Thursday, May 18, 2017

A High Cost To Pay

We sometimes forget that the surgery that we have is dangerous, it is major surgery and with it comes risks.
Transgender Georgia man who fought judge for name change dead at 25
Georgia Voice
By Patrick Saunders
May 16, 2017

Rowan Feldhaus, a transgender Augusta man who successfully fought a Georgia judge to get his name changed, has died after complications from surgery. He was 25.

Superior Court Judge David J. Roper denied Feldhaus’ request last June because it might offend the “sensibilities and mores” of other Georgia citizens. Roper’s decision was later overturned by the Court of Appeals of Georgia in January, and both Feldhaus and another transgender man whom Roper ruled against in a separate decision got their official name changes.

WRDW reports that Feldhaus suffered complications after one of his gender affirmation surgeries, going into septic shock after a hysterectomy and losing oxygen to his brain.

“Rowan knew the risks going into all of this and he was willing to accept the risks to do what he knew he wanted to do,” Austin Atkins, a friend of Feldhaus told WRDW. “Rowan will always be a personal hero of mine. he set an example for others to follow with how he lived his daily life.”
In addition to the fact that Gender Confirming Surgery is major surgery there are many diseases that can complicate GCS and it can make the surgery very hazardous.

Then there is paying for all of our healthcare for our transition and post care.
I Can't Afford to Transition: The Unseen Costs of Being Transgender in 2015
Living authentically comes with a hefty price tag.
Marie Claire
By Samantha Leal
July 21, 2015

Some insurance agencies are making moves to update their policies. In fact, Aetna—one of the biggest health carriers in the U.S.—became the first major health-benefits company to cover gender-reassignment surgery for its holders in 2009. While others are following suit, there's still a divide between what's needed and what patients can get.

"Many providers have exclusions, deep in the plan documents, where they won't pay for things not only related to your transition, but because of your transition," Kalra says. "I've seen circumstances where a person broke their leg and had a cast put on, only to be told by the insurance agency that they're not going to pay for that because the person was on hormones. The insurance company was claiming that hormones had weakened the person's bones, even though clinical research has shown that's not true."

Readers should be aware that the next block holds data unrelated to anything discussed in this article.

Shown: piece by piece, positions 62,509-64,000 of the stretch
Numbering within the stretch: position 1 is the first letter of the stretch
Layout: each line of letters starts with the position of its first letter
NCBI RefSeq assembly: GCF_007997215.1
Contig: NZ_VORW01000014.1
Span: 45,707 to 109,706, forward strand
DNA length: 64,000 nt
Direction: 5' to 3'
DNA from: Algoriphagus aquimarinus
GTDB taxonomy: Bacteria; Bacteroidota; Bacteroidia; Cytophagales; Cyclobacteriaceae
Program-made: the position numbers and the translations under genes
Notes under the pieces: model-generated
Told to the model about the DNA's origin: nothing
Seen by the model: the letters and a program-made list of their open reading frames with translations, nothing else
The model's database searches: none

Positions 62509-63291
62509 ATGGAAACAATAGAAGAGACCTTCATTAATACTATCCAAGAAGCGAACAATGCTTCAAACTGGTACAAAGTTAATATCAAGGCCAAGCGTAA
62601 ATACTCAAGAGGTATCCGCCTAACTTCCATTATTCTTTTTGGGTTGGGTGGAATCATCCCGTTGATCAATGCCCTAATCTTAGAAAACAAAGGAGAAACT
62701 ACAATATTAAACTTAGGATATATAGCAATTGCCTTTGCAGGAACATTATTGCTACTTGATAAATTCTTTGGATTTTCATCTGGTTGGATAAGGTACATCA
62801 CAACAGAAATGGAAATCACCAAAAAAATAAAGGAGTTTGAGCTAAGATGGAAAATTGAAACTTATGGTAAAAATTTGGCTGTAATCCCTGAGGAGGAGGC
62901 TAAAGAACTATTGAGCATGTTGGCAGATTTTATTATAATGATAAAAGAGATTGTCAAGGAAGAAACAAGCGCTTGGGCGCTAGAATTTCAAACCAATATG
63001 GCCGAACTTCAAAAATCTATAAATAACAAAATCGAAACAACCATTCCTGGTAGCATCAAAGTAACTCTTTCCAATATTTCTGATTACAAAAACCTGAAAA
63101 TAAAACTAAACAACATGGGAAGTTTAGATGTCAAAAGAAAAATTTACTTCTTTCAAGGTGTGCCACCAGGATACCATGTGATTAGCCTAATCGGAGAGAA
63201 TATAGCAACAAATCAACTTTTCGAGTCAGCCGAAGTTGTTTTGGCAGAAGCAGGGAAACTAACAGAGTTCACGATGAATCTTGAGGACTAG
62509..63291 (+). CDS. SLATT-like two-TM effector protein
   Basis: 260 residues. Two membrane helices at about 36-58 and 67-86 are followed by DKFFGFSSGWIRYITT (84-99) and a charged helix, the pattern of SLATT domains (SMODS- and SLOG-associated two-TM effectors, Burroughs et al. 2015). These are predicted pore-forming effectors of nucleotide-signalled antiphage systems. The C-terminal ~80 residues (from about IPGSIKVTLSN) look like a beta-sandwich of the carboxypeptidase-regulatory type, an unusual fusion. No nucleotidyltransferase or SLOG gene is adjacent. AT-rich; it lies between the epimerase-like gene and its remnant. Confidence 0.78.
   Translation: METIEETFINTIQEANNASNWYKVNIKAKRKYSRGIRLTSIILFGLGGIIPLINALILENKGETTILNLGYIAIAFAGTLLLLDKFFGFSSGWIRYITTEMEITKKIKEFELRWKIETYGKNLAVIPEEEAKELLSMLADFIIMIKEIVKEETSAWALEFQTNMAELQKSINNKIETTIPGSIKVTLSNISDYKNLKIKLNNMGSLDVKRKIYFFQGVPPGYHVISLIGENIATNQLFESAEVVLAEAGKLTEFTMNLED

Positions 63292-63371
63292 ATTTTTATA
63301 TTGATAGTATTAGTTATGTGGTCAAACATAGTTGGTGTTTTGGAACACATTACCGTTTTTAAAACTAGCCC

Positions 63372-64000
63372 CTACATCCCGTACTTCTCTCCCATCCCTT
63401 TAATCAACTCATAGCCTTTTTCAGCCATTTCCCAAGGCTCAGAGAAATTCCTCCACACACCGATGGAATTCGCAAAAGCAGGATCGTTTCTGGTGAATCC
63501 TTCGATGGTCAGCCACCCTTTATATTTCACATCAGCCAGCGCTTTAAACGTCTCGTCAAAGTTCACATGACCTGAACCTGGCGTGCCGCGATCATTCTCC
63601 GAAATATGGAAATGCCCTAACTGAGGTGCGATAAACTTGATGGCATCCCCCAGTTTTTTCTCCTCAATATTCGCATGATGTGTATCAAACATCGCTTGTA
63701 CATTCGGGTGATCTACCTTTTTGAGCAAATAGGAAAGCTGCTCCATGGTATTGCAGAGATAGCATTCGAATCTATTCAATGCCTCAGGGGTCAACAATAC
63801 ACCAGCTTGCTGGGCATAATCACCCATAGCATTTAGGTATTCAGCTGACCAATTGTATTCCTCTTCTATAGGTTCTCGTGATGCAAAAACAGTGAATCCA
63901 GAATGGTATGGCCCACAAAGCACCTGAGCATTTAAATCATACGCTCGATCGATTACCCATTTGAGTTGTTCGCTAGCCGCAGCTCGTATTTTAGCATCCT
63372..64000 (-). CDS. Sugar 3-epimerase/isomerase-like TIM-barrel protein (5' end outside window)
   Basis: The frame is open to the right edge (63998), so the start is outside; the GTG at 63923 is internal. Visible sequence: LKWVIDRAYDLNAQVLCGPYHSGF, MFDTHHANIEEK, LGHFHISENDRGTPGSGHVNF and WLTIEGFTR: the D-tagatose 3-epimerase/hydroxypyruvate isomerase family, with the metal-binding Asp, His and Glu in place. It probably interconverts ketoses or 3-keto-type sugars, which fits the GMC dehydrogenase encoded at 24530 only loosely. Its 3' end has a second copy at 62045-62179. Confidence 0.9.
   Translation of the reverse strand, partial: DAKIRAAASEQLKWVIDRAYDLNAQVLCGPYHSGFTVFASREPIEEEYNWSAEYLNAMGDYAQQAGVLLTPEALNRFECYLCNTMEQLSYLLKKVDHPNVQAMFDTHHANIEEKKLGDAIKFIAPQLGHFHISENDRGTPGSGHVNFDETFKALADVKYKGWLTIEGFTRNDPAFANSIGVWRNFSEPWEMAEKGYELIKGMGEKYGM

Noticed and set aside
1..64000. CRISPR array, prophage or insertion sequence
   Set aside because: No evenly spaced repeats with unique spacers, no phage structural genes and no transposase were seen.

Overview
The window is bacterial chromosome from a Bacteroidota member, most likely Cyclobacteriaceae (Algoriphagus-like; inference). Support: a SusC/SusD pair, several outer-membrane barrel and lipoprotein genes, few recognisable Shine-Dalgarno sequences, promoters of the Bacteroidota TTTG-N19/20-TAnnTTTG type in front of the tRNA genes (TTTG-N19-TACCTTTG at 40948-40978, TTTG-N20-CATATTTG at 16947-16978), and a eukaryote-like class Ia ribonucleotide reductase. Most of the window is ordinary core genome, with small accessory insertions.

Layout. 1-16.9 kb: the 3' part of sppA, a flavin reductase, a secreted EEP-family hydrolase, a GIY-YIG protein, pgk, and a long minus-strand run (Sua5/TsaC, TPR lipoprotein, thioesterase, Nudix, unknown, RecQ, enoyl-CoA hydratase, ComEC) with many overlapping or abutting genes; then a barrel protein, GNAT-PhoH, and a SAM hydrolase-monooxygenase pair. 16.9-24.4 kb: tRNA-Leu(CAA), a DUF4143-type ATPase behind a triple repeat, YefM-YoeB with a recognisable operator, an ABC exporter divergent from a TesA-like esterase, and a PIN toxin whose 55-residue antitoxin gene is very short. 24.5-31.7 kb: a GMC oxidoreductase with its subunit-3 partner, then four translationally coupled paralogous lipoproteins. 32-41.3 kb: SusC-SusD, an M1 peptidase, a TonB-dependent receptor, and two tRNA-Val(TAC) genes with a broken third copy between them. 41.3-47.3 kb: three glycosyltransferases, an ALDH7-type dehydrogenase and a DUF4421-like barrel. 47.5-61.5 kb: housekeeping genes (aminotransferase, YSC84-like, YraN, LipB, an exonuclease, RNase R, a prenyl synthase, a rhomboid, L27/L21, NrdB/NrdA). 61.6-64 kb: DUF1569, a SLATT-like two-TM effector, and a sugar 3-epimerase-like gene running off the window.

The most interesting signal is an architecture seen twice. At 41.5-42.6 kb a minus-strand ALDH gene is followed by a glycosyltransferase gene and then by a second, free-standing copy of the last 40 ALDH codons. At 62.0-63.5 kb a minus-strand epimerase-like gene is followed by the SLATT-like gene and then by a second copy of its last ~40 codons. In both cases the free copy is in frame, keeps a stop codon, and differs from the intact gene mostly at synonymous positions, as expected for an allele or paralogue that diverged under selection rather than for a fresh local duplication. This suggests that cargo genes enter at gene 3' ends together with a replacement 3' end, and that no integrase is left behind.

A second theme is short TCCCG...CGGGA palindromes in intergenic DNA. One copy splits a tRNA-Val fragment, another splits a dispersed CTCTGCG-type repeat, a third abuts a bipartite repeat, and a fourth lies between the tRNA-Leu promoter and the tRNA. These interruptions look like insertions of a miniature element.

While many insurers are willing to work with individuals, there are far too many horror stories for them to be considered isolated incidents. "It can be exhausting and intimidating, and so confusing," Kalra says.
A lot of times it all depends on who answers the phone at the insurance agency and how you ask the question.

I know of some trans people who were refused coverage while others have gotten their surgery covered from the same insurance company

While others have gotten their electrolysis covered by using the ICD-10 code L68.0 for Hirsutism, it all depends on how you phrase the question. If you say you want electrolysis for transition you will not get anywhere and the insurance company will claim it is for cosmetic reasons. But if your doctor says it is medically necessary because you have Hirsutism then they may cover it.

This morning I am up at the Connecticut Convention Center doing a workshop at the ATI Conference.
B-6) Cultural Competency and Equal Access LawHomelessness disproportionally effects members of the LGBTQ community, yet to this day many individuals face discrimination when seeking assistance. In this workshop participants will learn effective language and definition of terms associated with the LGBTQ community, strategies for being an ally to the LGBTQ community, and HUD law around safe shelter and fair housing for LGBTQ individuals.
I am doing the workshop with; the Triangle Community Center, Department of Housing and Urban Development, and the agency that I represent the Connecticut TransAdvocacy Coalition.

I intend just to go there for the workshop and then run earns to get ready for the weekend up in Provincetown.

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